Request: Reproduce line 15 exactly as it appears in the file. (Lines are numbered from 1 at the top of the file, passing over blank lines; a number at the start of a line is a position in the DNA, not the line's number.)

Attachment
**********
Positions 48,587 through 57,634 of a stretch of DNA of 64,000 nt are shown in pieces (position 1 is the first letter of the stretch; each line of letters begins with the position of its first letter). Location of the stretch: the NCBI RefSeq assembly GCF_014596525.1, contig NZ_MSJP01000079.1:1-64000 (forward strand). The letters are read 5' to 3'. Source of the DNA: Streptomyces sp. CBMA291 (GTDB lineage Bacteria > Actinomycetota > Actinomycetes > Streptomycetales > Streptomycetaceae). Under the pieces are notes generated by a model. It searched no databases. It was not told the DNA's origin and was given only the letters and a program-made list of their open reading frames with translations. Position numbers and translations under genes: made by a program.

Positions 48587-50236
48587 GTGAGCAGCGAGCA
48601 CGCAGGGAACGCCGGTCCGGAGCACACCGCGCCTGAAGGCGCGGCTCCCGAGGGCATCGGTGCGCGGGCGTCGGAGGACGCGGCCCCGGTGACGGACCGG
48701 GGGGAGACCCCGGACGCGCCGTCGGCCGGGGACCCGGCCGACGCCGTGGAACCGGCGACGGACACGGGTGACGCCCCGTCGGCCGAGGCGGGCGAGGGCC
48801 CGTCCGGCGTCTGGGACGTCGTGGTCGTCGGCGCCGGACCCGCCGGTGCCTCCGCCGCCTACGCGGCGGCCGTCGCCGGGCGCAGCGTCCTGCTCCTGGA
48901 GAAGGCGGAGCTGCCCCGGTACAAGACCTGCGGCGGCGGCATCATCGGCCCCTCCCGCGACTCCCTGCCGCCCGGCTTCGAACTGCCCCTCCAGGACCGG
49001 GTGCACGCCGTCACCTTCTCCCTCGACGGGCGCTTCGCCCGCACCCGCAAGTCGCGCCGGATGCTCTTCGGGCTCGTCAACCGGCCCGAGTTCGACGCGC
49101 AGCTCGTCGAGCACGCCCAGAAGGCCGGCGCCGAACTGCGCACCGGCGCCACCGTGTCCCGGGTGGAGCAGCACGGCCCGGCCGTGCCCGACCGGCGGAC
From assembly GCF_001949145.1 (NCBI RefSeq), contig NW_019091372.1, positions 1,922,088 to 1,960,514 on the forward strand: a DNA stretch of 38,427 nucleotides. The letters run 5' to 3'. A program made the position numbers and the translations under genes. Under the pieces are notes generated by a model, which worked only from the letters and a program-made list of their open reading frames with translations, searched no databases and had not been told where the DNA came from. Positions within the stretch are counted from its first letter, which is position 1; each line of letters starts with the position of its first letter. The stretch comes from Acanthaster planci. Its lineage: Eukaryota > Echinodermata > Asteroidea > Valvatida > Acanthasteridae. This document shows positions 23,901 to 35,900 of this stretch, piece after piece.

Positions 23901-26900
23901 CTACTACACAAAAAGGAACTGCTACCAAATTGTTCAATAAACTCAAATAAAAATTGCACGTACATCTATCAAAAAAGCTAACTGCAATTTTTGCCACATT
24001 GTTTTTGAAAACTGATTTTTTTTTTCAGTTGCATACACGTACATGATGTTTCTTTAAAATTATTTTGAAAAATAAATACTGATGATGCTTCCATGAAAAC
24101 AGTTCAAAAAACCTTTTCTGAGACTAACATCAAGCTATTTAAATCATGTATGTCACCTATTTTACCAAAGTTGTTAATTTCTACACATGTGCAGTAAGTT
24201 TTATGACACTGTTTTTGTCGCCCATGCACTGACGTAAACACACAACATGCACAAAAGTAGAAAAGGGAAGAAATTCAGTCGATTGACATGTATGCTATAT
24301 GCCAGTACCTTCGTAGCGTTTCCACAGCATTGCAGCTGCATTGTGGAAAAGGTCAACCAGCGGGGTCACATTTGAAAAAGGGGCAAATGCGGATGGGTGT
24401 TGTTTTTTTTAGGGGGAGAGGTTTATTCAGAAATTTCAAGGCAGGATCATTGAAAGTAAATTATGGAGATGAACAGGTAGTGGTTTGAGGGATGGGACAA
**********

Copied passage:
24201 TTATGACACTGTTTTTGTCGCCCATGCACTGACGTAAACACACAACATGCACAAAAGTAGAAAAGGGAAGAAATTCAGTCGATTGACATGTATGCTATAT